Histoplasmosis, a systemic mycosis caused by the fungus Histoplasma capsulatum, primarily affects immune-suppressed patients and commonly involves the lung and rarely the central nervous system (CNS). Herein, we report a case of isolated CNS histoplasmosis presenting with pontine stroke and meningitis.
A 35-year-old, white, immune-competent man was transferred from an outside facility with worsening dysarthria and confusion after having presented 4 weeks prior with dysarthria, gait ataxia, and bilateral upper extremity weakness. Brain magnetic resonance imaging revealed bilateral pontine strokes, and the working diagnosis was ischemic infarctions, presumed secondary to small vessel vasculitis. Cerebral spinal fluid (CSF) examination showed marked abnormalities including an elevated protein level (320 mg/dL), low glucose level (2 mg/dL), and high white blood cell count (330/mm3; 28% lymphocytes, 56% neutrophils, and 16% monocytes) suggestive of a bacterial, fungal, or tuberculosis meningitis. Empirical antibiotics and a second trial of intravenous steroids were started before infectious etiologies of meningitis were ultimately ruled out. Repeated magnetic resonance imaging of the brain revealed no evidence of new ischemic lesions. On hospital day 11, results of his CSF Histoplasma antigen and urine antigen tests were positive. His CSF culture also was positive for H capsulatum. The patient was treated initially with liposomal amphotericin B, 430 mg daily, but changed to voriconazole, 300 mg twice daily, secondary to renal insufficiency and eventually continued treatment with itraconazole cyclodextrin, 100 mg twice daily. Computed tomographic imaging revealed obstructive hydrocephalus, and a ventriculoperitoneal shunt was placed that successfully decompressed the ventricles. At 1 year, the patient demonstrated good clinical improvement and results of follow-up CSF cultures were negative.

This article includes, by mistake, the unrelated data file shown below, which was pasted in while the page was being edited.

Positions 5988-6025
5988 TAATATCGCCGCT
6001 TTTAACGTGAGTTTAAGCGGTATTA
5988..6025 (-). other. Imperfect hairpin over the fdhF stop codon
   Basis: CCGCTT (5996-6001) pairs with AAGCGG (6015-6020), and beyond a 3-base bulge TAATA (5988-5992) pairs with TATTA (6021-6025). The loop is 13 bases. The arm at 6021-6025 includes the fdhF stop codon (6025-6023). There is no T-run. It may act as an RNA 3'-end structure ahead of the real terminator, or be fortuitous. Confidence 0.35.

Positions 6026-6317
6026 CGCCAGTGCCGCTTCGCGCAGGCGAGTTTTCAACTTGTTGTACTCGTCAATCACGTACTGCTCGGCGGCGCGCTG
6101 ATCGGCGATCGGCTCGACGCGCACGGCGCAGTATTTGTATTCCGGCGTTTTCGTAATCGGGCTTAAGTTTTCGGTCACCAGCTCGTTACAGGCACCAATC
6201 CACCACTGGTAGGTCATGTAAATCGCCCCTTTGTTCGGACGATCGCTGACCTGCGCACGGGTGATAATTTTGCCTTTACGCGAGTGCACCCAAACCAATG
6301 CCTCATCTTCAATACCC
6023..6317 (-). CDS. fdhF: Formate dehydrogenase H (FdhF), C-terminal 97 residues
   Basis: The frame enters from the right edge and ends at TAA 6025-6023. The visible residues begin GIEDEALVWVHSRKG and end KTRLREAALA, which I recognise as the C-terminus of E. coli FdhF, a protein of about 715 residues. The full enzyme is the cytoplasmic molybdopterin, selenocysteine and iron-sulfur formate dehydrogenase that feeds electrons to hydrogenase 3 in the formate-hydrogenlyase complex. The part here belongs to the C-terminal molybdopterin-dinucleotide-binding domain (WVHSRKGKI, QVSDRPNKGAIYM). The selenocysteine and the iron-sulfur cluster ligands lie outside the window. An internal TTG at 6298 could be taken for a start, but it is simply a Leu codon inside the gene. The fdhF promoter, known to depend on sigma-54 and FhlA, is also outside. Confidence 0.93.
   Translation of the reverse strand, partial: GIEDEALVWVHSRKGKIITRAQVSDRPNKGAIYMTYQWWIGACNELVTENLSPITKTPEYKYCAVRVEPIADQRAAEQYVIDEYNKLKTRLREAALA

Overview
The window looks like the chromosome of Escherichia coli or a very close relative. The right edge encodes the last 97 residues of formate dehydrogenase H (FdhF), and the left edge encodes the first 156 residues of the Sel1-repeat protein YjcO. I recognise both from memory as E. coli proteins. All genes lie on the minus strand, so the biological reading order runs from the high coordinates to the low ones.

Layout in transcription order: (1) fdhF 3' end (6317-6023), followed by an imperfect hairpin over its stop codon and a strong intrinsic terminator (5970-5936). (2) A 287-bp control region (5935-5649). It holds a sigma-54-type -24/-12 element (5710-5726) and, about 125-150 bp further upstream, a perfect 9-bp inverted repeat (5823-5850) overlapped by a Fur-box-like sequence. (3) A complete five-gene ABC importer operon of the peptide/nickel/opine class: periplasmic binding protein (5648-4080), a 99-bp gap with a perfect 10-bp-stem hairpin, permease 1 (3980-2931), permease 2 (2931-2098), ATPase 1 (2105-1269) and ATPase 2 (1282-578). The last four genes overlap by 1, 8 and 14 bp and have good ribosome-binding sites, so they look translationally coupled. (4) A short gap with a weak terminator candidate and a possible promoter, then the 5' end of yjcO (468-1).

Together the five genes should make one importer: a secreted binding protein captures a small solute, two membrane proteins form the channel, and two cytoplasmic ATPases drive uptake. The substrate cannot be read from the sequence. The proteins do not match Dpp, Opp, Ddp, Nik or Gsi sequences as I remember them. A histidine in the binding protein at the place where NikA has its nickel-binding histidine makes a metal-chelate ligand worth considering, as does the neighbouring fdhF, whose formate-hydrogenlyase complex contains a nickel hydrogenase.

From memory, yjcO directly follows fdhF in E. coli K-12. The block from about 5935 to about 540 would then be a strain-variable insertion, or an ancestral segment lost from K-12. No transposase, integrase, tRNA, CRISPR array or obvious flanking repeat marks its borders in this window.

Conclusions and Relevance
While pulmonary involvement of histoplasmosis in immune-suppressed patients is common, systemic presentation of this fungal infection in immune-competent patients is rare and self-limiting. Isolated CNS histoplasmosis is exceedingly rare. Clinicians should consider CNS histoplasmosis in the differential diagnosis in atypical stroke cases, particularly those presenting with meningitis.